Tag Archives: Open Source

Vyatta Blocking Email Download of Attachments

I check my site logs pretty often to find out how people are arriving at this blog and have seen an increase in traffic that points to an exchange I had with a visitor about Vyatta blocking email attachment downloads.  I wanted to post this quick entry so that people looking for a quick fix could get to this without running through the complete conversation on the other post: http://d3planet.com/rtfb/2009/11/02/vyatta-firewall-basics-and-configuration/

Here’s the quick and dirty solution:

Problem:  Vyatta is blocking download of email attachments.  This solution only applies if your implementation is using the web proxy and squidguard URL filtering.

Solution:  Use the following command to get Vyatta to allow IP addresses to be called directly.

set service webproxy url-filtering squidguard allow-ipaddr-url


set service webproxy url-filtering squidguard rule XX allow-ipaddr-url

Keep reading for more info on the issue…

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Create a Router with Front Firewall using Vyatta on VMware Workstation

Vyatta is a powerful enterprise class software router that has some really incredible features.  It has a CLI (command line interface) as well as a web interface.  I’ve gotten a few requests about configuring it as a front system but until now have only really worked with Vyatta as a pure routing appliance internal to my network.  It has been my traffic cop between my lab subnet, user subnet, and server subnet but now I’ll try to configure it as a front end based on an exchange I had on another thread.

This should be able to give you some examples with getting started using Vyatta as a front firewall.

If you don’t have the software, you can download a free version, called Vyatta Core, from Vyatta’s website.  You have to register, but don’t worry, they won’t spam you and they have extensive documentation on the product that you can pull down after registering.  It’s an excellent resource to learn and practice your routing skills, especially since you can stand up the product on random hardware or in a virtual machine.  Vyatta even has downloads specific to VMware implementations.  Check it out and come back if you’re interested in seeing this post through.  http://www.vyatta.com.

And now for the good part.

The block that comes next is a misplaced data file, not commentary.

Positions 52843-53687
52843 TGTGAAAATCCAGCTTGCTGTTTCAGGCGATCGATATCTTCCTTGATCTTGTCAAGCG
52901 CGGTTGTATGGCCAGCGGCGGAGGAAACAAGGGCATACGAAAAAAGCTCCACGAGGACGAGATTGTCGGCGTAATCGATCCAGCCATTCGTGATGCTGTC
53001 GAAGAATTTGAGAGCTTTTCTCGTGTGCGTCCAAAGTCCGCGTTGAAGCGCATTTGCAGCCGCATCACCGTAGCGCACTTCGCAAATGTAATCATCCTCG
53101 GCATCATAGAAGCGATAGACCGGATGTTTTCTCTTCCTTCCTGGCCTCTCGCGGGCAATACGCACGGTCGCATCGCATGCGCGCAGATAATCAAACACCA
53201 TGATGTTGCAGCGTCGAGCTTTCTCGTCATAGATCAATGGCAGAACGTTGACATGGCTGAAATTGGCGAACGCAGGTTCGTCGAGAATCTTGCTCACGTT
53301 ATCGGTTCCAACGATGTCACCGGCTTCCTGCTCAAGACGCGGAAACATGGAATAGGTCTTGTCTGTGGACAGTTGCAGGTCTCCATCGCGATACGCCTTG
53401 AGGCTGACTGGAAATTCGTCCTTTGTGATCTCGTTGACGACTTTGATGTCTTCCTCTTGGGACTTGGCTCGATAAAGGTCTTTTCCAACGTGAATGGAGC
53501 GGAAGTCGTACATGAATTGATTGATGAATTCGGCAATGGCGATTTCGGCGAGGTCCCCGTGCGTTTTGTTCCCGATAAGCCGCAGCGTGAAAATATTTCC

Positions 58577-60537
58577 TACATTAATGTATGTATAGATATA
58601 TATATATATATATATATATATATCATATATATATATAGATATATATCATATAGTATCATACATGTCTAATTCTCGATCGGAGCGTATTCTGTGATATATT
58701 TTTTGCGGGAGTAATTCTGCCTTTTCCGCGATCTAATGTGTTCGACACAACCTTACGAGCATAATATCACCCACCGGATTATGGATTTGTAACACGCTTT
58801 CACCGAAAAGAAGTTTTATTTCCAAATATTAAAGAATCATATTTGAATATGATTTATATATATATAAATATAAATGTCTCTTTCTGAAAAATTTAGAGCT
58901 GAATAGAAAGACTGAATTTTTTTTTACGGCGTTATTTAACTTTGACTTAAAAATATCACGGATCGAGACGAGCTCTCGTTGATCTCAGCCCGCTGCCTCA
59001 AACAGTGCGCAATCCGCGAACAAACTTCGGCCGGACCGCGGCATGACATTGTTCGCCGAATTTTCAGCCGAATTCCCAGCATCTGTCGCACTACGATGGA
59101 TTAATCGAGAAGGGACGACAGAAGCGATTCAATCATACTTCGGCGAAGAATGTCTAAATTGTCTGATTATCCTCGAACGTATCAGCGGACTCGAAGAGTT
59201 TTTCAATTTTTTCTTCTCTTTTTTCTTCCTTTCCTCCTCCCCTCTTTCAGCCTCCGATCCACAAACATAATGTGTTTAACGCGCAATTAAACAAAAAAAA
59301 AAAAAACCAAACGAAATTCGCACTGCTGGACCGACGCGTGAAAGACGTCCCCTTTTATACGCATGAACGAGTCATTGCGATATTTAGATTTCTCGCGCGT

Continue reading Create a Router with Front Firewall using Vyatta on VMware Workstation

Vyatta Firewall Basics and Configuration

For a post that is a little more advanced, try this one: Create a Router With Front Firewall Using Vyatta on VMware Workstation.

Otherwise… read on. 🙂

A few weeks ago, I installed Vyatta Open Source as a router internal to my network to see how it handled traffic between multiple subnets.  To put it plainly, it worked like a champ!  I put the router in place, assigned IP addresses to the NICs (network interface cards), and let the system do its thing.  It now connects traffic between my physical network, my production virtual network, and my virtual lab running on ESX 3.5.  I can easily manage most firewalls and routers that have a GUI but Vyatta presented a new challenge to me.  In the case of this system, for some tasks it’s a lot easier to use the command line interface (CLI).

So without further ado, here’s the basics of Vyatta’s firewall.


Keep reading…

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Vyatta Community Edition, Open Source Router

I’ve been running multiple subnets in my lab, and been dealing with the pain of having to VPN into each separate subnet when needing to make a change, test something, or deploy something.  It’s been a learning experience and I’ve configured both OpenVPN and ISA Server 2006 VPN’s and successfully bounced around the various networks as necessary, but it’s been a real pain to have to VPN into one network, grab files, and then VPN into a different network to test and deploy those files, as an example.  So I began a hunt for an open source router that would give me more control than Untangle, which is an excellent open source routing and firewall tool.  Simply put, I wanted finer grained control than Untangle is designed to supply. As an example, I wanted to be able to filter network traffic based on mac addresses instead of IP addresses.

In my search, I came across Vyatta, which is an open source networking package that likes to compare itself to Cisco in functionality and control.  I decided to check out their site and found that they offer a free ‘Community Edition’.  I looked at the features of the community edition, then checked the VMware Appliances site and found that Vyatta has a pre-built VMware appliance.  NICE!  I filled out a short registration form, downloaded the appliance and all the documentation, which is thick to say the least, and fired up the appliance in VMware Workstation.


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Groundwork Open Source Monitoring